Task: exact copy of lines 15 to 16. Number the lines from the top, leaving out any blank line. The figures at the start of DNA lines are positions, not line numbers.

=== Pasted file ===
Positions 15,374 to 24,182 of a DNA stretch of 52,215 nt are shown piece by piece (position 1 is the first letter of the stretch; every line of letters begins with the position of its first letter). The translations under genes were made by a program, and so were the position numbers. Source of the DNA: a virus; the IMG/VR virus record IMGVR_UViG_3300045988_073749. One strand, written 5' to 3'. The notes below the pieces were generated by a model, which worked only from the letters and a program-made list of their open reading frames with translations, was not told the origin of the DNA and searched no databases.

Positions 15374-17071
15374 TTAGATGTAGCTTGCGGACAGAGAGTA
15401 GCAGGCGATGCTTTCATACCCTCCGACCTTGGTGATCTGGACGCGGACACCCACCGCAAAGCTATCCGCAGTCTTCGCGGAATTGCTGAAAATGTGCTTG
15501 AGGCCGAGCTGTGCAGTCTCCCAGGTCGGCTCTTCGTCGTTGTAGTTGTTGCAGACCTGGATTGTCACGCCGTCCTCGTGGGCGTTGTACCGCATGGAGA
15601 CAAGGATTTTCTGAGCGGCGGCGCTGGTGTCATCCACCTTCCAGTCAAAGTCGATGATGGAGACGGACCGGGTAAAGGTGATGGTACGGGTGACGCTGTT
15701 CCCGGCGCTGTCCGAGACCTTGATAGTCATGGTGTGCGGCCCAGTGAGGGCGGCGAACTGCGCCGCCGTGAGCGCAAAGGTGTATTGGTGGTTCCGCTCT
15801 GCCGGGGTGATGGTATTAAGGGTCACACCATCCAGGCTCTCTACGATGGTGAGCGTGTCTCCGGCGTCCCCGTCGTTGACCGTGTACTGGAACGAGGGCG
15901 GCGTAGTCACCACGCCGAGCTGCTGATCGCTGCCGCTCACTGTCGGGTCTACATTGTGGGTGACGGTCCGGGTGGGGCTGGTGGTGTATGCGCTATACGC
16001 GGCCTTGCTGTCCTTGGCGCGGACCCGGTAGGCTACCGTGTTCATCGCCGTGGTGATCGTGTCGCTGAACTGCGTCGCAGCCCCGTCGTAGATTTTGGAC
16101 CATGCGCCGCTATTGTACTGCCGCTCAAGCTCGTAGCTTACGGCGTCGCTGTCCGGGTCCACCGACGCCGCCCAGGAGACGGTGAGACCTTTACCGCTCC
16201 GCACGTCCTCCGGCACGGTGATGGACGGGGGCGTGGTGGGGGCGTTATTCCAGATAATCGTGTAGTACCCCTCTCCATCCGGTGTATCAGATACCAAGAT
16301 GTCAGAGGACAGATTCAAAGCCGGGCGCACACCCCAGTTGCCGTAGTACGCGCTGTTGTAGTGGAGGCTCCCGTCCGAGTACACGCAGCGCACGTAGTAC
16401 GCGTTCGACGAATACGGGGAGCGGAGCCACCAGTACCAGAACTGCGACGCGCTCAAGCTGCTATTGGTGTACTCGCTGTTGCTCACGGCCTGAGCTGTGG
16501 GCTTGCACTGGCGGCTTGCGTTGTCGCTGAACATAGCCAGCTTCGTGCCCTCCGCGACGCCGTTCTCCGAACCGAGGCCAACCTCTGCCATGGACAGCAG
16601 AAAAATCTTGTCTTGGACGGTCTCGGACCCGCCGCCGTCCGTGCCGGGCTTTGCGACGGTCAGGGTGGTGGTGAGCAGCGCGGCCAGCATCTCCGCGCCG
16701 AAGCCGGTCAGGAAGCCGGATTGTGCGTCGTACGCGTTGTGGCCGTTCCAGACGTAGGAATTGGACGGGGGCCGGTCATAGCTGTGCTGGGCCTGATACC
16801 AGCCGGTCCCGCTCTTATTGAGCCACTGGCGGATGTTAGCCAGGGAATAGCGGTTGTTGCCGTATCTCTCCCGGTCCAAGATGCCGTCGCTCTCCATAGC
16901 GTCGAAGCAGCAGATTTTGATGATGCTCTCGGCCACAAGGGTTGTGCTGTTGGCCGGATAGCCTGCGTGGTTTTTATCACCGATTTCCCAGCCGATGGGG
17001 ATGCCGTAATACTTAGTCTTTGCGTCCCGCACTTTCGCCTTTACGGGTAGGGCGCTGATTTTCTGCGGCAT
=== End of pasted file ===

16501 GCTTGCACTGGCGGCTTGCGTTGTCGCTGAACATAGCCAGCTTCGTGCCCTCCGCGACGCCGTTCTCCGAACCGAGGCCAACCTCTGCCATGGACAGCAG
16601 AAAAATCTTGTCTTGGACGGTCTCGGACCCGCCGCCGTCCGTGCCGGGCTTTGCGACGGTCAGGGTGGTGGTGAGCAGCGCGGCCAGCATCTCCGCGCCG